15 Feb 2021
Issue #44: Virus and vaccine - Part 2
Written by Nobel Laureate Professor Peter Doherty
Last week we looked a little at the SARS-CoV-2 virus and at the mRNA BioNTech/Pfizer (BP) and the Oxford/AstraZeneca (AZ) ChAd9 virus-vectored vaccines that will soon be going into the arms of Australians (#43). In countries where the pandemic is raging, two identical, sequential shots of these vaccines have already been given – generally three to four weeks apart – to large numbers of people. We can be reassured that it all looks good so far, though those who are highly allergic and have to carry an epinephrine-loaded Epipen will likely be directed to the AZ product.
The aim here is to give a bit more detail on what the virus does while drawing a parallel with how these vaccines work. Once the SARS-CoV-2 virion is in the cell, it dissociates to release its ‘bad news’ the viral RNA (#6) into the cytoplasm. The first thing that happens is that the single copy of virus-introduced positive strand (+ve) RNA carrying the 11 SARS-CoV-2 genes is exposed and serves as the template for making a whole bunch of little proteins that are required to make the complementary RNA negative (-ve) strand.
Think of those little proteins as the ‘tools’ an art forger uses as he pours plaster (or moulds rubber) around an ancient bronze head of Hygieia (+ve strand), then carefully cuts that away, removes the original, sticks the mould (- ve strand) back together and fills it with a hot metal to cast new bronzes (+ve strand) for later, artificial ‘ageing’. In the antiques trade, fake ageing is called ‘distressing’. Distressing and accelerated ageing can certainly go together for COVID-19! And Hygieia was the Greek Goddess of sanitation and hygiene.
The -ve strand RNA ‘mould’ acts as the template for producing multiple new, full length copies of the +ve strand SARS-CoV-2 genome, the ‘bad news’ component of the numerous progeny virions that will ultimately leave the infected ‘factory cell’. Some of these virus particles will be coughed and spluttered into the atmosphere to infect other people. Others are carried in our mucus or blood to invade and set-up more virus-producing cell factories, and ramp-up the magnitude of virus-induced damage within us.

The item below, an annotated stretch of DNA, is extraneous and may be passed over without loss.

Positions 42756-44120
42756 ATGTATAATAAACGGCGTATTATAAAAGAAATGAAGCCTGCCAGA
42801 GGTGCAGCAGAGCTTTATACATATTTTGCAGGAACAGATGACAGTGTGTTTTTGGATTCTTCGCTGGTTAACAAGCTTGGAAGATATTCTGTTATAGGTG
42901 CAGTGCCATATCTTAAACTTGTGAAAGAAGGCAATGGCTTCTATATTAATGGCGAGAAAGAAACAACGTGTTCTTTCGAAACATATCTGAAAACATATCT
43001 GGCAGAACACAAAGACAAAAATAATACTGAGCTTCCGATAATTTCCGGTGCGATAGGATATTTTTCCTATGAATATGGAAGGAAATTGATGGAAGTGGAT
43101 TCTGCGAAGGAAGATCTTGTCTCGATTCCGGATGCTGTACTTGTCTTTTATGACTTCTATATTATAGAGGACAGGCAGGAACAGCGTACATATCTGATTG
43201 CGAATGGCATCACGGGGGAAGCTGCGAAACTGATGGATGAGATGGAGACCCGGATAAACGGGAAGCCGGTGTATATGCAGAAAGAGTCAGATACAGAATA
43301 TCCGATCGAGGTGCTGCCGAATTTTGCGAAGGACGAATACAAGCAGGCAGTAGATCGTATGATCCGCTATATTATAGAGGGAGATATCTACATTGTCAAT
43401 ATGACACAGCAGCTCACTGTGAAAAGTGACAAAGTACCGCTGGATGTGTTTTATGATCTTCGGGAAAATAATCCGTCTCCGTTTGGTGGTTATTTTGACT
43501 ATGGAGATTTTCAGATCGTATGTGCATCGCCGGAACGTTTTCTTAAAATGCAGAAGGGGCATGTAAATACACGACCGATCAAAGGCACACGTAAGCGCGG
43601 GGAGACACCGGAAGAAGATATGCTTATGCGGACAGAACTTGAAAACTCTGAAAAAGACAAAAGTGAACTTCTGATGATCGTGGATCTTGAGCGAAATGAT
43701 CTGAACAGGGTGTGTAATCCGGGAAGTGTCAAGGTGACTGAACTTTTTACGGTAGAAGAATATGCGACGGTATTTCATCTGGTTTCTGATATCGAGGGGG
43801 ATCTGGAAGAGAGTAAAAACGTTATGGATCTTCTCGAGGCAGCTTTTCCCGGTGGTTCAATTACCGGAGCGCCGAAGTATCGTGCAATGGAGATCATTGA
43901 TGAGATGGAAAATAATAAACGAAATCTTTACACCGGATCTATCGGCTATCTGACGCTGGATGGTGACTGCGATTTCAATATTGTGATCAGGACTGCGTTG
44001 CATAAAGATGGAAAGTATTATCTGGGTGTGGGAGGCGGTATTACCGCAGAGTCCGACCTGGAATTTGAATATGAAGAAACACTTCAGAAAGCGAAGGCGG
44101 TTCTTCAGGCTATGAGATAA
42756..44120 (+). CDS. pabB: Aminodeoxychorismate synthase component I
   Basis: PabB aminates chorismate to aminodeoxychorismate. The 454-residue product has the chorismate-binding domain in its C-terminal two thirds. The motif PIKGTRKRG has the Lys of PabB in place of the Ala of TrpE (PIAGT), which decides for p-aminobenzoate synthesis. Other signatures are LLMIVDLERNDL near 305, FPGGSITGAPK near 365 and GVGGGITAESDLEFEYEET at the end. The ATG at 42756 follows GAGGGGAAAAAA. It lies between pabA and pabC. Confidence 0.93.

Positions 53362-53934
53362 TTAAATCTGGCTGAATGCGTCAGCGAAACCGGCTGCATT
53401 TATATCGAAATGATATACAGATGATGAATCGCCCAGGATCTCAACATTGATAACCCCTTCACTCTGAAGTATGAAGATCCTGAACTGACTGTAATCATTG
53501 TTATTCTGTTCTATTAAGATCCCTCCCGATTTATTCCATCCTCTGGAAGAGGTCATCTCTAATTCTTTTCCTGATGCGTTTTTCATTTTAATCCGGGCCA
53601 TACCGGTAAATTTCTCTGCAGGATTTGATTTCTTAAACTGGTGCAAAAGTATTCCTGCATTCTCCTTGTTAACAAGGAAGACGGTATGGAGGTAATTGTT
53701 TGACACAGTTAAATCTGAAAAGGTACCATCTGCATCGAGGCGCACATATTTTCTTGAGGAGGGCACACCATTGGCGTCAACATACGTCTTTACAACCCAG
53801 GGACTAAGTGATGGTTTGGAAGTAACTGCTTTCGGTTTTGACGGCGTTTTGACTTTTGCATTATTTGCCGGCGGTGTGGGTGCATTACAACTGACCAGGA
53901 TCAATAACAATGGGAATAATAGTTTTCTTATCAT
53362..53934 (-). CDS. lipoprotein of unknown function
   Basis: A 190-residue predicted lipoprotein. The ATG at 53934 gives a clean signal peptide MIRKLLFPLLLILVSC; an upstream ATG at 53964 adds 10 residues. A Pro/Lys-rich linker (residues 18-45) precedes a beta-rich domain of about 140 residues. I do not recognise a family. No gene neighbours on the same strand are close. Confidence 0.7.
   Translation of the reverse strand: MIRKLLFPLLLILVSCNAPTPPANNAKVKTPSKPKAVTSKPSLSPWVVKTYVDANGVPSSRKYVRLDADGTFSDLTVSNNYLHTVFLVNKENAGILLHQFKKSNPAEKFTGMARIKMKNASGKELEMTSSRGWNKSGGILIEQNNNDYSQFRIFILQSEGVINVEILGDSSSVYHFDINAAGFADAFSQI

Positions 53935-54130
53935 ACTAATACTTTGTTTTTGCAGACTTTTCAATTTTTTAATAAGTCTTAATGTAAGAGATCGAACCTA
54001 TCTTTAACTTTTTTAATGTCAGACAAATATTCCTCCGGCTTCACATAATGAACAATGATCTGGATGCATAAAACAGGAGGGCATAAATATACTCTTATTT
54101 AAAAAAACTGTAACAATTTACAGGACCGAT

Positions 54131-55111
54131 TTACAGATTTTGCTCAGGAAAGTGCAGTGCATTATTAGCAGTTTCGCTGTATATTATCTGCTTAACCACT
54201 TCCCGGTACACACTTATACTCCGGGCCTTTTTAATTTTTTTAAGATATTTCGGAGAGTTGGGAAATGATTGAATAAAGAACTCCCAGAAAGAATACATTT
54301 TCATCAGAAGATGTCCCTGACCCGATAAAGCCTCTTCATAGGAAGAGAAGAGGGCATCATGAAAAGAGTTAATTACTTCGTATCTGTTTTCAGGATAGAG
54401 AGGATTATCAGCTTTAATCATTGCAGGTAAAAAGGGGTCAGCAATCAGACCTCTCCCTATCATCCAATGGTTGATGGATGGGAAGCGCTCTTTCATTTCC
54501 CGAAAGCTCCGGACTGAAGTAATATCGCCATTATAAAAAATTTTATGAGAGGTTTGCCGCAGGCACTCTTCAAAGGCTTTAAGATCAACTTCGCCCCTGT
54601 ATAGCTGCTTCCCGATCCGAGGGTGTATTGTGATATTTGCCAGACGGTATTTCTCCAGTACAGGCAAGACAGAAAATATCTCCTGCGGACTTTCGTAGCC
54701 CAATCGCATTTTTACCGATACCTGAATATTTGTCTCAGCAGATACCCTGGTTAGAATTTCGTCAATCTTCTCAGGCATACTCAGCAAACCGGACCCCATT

The other function of the -ve strand RNA mould is to be the template for the multiple, smaller +ve strand mRNAs that, translated by the ribosomal ‘machine, assemble the amino acids in sequence to make the new proteins essential for the manufacture of progeny SARS-CoV-2 virions. Additional to the four structural proteins that actually form the virion (the spike, envelope, membrane protein and nucleocapsid) the mRNAs also specify a whole bunch of non-structural proteins (NSPs) that do all sorts of jobs. That includes switching off normal functions in the host factory cell: the degradation of host mRNA, for instance, means that the cell essentially becomes dysfunctional and ‘dead to us’. Other NSPs are involved in facilitating virus assembly and cell exit mechanisms.
So, let’s reflect a little on the antibody response to infectious virus (#23, #24). Only one of the virion proteins, the spike, is, so far as we know, of any significance as a target for protective, neutralising antibody (#22). Yet, if newly made virus – and it’s pretty normal for many virus particles to be damaged – is taken in and processed by an antigen presenting cell (APC), we will make irrelevant antibodies specific for those other virion structural proteins (#41, #42). Then, when the infected ‘factory cells’ cells die and fragment, that ‘useless antibody response equation’ is potentially applicable to all the NSPs.
True, some of the tiny peptides (p, each coded by less than 40 nucleic acid bases in a 30,000 base genome #6) from any virus protein made within an infected cell may form the virus+ self (pMHC1, #36, #37) complexes that target the CD8+ ‘killer’ T cells. And, while the recall of that response from memory will never give us sterilising immunity, it may help diminish disease longevity and severity. The BP and AZ vaccines are clearly missing any immunogenic peptides that come from viral proteins other than the spike, but there are strategies for adding a few peptides and not the proteins to a second or third generation vaccine. There’s currently a lot of basic discovery work going on to identify the most important peptides.
The injected BP or AZ product likely ends up in the cytoplasm of any cell it runs into, with some of those being APCs that will carry it in lymph to the regional node (#41, #42). The BP mRNA stays in the cytoplasm, while the DNA of the AZ product goes into the nucleus where it is transcribed to make mRNA, which then goes into the cytoplasm. Any ‘irrelevant’ cells that interiorise the SARS-CoV-2 spike protein mRNA or DNA will also make protein that could potentially be picked up by APCs, perhaps after being secreted back into the extracellular fluid and lymph (#9). The BP vaccine will drive only the production of antibodies specific for the SARS-CoV-2 spike, while the AZ vaccine will, in addition, stimulate antibody production to the ChAd adenovirus shell proteins. Both products could, of course, also provide any spike protein peptides that might target a killer T cell response (#36). Enough for now, more next week.